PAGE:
October 9, 2008
7:00 p.m. – 8:00 p.m.
This session was sponsored by the International Monetary Fund and the World Bank Group and held at the IMF. It was chaired by Ingrid Srinath (Secretary General of CIVICUS), and featured a panel with Dominique Strauss-Kahn (IMF Managing Director) and Robert Zoellick (World Bank President). Ms. Srinath began by introducing herself and asking each panelist to make introductory remarks.
Mr. Strauss-Kahn thanked those in attendance and spoke about the current global financial crisis and the negative impact it was expected to have on economic growth trends worldwide, particularly on the advanced economies. He also noted the ‘paradox’ that if there is any economic growth it will most likely come from emerging countries. He then cited the other two global crises – high fuel prices and food shortages – and how this would not only contribute to restrain growth, but directly impact the poor. One of the immediate consequences of the crises will be to emphasize the need for governance reform at the international financial institutions, such as the IMF, and of the overall financial architecture. After explaining the various steps needed to reform governance structures, he invited the participation of civil society in the governance review process. He ended his remarks by announcing a large conference in Tanzania in March 2009 to discuss ways to spur growth in Africa.
Mr. Zoellick started his comments by thanking Mr. Strauss-Kahn for hosting the event and Ms. Srinath for chairing the session. He talked about the many opportunities he has had to engage with CSOs during his first year in office. This has included while on his trips, such as to Afghanistan and during the roundtables he has convened on the food crisis issue. The Bank estimates that due to the ‘food and fuel crises’ an estimated 100 million people will be driven into poverty, and 44 million people will feel the effects of malnutrition. For this reason, he reiterated that while the financial rescue is necessary, we can't lose sight of the need for ‘human rescues’ of vulnerable populations. He talked about the steps the Bank is taking to encourage the European Commission to channel the one billion euro initially intended for the common agricultural program, to fighting the food crisis. He mentioned the need for developed countries to follow up on their Gleneagles development aid commitments, and the need for donors to better harmonize their actions as discussed at the recent conference on aid effectiveness held in Accra, Ghana.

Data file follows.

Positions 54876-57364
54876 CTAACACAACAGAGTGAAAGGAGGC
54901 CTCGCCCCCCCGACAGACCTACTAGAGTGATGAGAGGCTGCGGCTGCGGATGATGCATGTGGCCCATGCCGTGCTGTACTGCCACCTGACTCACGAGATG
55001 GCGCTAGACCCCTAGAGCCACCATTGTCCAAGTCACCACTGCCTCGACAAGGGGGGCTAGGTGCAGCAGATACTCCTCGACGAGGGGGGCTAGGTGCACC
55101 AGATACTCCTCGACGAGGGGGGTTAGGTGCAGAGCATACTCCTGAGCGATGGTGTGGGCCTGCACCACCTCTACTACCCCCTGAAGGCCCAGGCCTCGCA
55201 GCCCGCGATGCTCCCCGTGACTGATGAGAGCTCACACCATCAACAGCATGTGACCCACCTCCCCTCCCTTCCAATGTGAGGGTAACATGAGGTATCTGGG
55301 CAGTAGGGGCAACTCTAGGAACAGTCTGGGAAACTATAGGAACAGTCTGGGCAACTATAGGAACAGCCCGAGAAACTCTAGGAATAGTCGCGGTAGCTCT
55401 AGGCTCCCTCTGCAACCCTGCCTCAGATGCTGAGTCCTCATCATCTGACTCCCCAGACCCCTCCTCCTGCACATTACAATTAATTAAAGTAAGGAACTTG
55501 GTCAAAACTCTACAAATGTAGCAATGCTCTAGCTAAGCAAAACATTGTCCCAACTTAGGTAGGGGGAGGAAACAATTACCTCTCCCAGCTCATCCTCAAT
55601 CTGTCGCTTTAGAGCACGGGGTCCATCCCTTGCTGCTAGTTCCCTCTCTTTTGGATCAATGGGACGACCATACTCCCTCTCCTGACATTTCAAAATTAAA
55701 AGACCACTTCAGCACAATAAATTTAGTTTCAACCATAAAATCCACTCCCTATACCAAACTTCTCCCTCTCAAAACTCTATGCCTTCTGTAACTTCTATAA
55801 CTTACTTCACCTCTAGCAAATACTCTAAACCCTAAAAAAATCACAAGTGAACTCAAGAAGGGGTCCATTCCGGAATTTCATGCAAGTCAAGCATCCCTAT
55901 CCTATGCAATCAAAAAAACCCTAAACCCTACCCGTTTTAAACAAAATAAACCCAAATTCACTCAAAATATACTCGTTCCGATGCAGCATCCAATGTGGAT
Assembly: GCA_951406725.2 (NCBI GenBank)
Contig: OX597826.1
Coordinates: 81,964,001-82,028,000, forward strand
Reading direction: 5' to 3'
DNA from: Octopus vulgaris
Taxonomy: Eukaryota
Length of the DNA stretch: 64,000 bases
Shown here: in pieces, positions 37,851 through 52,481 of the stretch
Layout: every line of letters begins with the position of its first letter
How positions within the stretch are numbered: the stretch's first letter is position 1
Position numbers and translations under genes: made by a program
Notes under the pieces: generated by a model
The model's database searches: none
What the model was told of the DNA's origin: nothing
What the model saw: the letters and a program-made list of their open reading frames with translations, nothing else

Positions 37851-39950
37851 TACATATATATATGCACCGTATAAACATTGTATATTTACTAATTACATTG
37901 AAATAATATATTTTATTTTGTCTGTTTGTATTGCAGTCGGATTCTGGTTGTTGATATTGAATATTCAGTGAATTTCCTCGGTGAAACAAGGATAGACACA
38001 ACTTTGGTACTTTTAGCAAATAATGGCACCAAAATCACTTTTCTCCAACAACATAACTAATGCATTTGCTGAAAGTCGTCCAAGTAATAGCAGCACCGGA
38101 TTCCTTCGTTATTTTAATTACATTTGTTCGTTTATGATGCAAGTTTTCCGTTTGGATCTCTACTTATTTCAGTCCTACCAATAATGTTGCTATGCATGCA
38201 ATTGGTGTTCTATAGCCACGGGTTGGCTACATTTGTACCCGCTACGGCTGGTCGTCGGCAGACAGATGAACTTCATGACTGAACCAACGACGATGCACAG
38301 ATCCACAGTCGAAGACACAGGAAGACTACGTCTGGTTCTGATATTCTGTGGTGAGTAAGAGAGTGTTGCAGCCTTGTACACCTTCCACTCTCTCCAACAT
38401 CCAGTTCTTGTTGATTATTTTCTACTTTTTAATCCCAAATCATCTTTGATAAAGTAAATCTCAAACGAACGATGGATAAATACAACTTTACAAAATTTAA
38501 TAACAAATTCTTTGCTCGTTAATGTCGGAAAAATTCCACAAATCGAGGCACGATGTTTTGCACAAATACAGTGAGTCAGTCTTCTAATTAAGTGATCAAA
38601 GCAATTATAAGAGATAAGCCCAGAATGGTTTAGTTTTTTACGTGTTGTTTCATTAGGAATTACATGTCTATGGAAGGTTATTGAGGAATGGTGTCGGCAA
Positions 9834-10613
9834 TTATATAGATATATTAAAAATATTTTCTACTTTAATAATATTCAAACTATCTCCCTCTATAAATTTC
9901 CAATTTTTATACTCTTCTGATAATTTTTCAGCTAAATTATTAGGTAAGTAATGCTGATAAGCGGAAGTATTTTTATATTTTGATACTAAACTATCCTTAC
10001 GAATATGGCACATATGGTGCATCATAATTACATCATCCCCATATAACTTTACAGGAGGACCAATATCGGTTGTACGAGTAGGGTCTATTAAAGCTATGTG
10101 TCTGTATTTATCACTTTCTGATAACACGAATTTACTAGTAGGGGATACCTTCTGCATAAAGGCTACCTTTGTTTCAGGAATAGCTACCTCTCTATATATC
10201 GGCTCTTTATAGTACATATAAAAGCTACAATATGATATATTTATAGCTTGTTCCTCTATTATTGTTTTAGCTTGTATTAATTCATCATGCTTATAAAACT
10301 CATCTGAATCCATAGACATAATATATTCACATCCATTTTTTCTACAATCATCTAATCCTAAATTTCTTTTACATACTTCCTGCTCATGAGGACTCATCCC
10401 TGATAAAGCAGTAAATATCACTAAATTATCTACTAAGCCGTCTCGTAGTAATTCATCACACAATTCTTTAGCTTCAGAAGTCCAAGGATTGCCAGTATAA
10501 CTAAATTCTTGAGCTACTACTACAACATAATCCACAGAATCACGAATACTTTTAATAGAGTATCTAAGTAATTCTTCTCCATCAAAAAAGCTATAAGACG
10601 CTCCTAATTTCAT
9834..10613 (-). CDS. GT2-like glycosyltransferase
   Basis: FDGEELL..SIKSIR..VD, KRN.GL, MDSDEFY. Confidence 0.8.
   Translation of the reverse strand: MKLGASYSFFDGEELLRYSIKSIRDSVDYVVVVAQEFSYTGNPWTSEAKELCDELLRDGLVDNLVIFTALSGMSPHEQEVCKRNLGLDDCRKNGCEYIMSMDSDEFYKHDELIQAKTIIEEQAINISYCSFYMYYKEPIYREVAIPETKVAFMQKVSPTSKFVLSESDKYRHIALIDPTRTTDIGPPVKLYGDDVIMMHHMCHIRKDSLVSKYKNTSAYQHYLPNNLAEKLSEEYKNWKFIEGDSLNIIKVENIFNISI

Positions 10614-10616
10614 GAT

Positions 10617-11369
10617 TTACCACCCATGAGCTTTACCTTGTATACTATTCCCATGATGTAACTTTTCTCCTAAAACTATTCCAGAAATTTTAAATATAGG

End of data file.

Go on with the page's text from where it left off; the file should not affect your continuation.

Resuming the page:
These comments were followed by a questions and answer period in which the estimated 100 participants asked a wide range of issues which included:
- Steps the two institutions are taking to improve transparency and democratize governance structures;
- How can the Fund be strengthened to address the looming financial crisis, including the quality of its advice and staff;
- How much the is the Bank prepared to invest in youth, particularly on programs which can generate jobs;
- Do the Bank and Fund understand the plight of small farmers and what steps can you take to provide them with resources to face the food crisis; and
- What lessons is the Bank incorporating from the demise of the Chad-Cameroon Pipeline Project.
A petition signed by 42,000 youth in Cameroon, requesting that the Bank support efforts to conserve the rainforests of the Congo Basin, was presented to Mr. Zoellick (see original letter and Bank response).
Ms. Srinath closed the session by thanking everyone for their participation and reiterating how these windows of opportunity to dialogue are invaluable in terms of being able to build further trust between both institutions and civil society. She then invited everyone to a reception. For a complete version of the townhall see the Video, Transcript and Photos.